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|Title:||Differential effects of trimethylamine and quinine on seizures induced by 4-aminopyridine administration in the entorhinal cortex of vigilant rats|
|Abstract:||In vivo and in vitro evidence from animals suggesting that gap junctions (GJs) play a role in the spreading of epileptiform activity. We have examined the influence of the gap junction opener trimethylamine (TMA) and the connexin 36 (Cx36) gap junctional blocker, quinine, on epileptiform activity induced by 4-aminopyridine (4-AP) in the rat entorhinal cortex (EC) and the CA1 hippocampal region. A cannula and surface electrodes were implanted into the brain to administer drugs and to monitor electrical activity. Injection of 4-AP (10 nmol) produced epileptiform discharge trains of high amplitude and frequency associated with seizure behavior rated between 0 and 3 in the Racine scale. In the presence of TMA (500 nmol), 4-AP produced distinct epileptiform patterns with continuous, long epileptiform discharges of high amplitude and frequency associated with seizure behavior of 0, 1, 3 and 5 during the first 30 min post-drug administration that diminished after 90 min. Quinine injection (35 pmol) into the EC of seizing animals decreased the amplitude and frequency of the discharge trains in the EC and CA1 regions, which were completely blocked after 34 min. Indeed, the seizure behavior of the animals was completely blocked in five of the six rats 53.2 s after quinine administration. We suggest that the intensity of the proepileptic effect of TMA on epileptiform activity depends on the time and route of drug administration, and that neural Cx36-dependent GJs are important structures in the generation of epileptiform activity, as well as in the seizure behavior induced by 4-AP. © 2010 British Epilepsy Association. Published by Elsevier Ltd. All rights reserved.|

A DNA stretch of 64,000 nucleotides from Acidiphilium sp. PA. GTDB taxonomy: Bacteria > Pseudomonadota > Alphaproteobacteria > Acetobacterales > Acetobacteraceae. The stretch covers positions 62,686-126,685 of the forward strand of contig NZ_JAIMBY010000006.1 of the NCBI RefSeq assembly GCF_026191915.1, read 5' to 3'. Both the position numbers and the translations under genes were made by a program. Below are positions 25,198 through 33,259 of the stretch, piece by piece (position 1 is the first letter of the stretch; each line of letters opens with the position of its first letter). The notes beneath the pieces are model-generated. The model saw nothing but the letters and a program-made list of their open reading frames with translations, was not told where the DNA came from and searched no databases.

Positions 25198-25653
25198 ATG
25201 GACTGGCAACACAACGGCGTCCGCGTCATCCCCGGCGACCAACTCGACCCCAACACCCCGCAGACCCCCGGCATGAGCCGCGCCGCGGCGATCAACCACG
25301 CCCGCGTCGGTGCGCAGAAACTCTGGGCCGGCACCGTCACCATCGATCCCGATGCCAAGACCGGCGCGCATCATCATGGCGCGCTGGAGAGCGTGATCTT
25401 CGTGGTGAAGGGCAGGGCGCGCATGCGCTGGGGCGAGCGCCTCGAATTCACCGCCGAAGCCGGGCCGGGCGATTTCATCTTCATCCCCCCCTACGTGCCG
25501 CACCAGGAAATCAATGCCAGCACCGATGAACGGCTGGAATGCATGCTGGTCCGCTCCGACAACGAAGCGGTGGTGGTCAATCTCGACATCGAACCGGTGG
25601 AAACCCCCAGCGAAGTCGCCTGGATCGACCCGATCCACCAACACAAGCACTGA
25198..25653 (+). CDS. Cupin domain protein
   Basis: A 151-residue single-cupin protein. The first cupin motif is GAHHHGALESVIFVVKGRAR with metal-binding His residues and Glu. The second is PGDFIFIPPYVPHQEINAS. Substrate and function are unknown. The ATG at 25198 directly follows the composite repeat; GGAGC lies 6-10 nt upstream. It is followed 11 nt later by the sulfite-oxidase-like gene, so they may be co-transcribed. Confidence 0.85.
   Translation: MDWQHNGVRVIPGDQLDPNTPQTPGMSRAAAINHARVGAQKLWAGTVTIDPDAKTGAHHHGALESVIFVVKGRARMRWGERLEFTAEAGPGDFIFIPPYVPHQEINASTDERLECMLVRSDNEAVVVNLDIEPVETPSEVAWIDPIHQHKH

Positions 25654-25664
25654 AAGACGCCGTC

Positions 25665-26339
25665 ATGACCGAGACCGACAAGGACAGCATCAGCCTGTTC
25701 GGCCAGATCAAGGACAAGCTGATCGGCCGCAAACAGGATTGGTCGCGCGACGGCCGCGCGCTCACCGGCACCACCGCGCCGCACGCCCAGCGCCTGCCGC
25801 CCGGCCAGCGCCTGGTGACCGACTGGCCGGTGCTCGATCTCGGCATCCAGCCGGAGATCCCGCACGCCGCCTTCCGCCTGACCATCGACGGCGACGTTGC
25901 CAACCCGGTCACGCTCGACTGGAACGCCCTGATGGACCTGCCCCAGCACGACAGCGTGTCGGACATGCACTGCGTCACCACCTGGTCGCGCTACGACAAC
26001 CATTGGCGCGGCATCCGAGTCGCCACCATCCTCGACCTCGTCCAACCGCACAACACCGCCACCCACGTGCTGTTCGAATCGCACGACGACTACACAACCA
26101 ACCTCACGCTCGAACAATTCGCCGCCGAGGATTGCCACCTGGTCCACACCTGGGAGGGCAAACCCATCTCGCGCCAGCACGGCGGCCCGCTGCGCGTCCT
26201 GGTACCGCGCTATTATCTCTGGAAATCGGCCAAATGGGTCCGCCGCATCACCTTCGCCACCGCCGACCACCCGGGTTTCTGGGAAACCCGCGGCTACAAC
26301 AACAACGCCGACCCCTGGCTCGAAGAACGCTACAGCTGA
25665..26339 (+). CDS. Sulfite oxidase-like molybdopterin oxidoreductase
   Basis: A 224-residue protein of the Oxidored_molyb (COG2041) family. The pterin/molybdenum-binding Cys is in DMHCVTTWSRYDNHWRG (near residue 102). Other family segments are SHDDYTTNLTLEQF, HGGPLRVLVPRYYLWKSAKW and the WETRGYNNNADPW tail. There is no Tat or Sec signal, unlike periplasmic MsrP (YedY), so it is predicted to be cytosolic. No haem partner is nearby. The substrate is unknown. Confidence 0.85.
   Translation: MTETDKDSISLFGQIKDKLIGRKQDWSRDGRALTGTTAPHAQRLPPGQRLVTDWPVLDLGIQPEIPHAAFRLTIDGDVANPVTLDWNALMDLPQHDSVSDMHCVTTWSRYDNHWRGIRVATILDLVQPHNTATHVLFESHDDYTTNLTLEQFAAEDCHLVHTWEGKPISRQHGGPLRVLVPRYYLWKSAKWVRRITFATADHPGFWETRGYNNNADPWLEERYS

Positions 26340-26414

|Appears in Collections:||Producción científica UdeG (prueba)|
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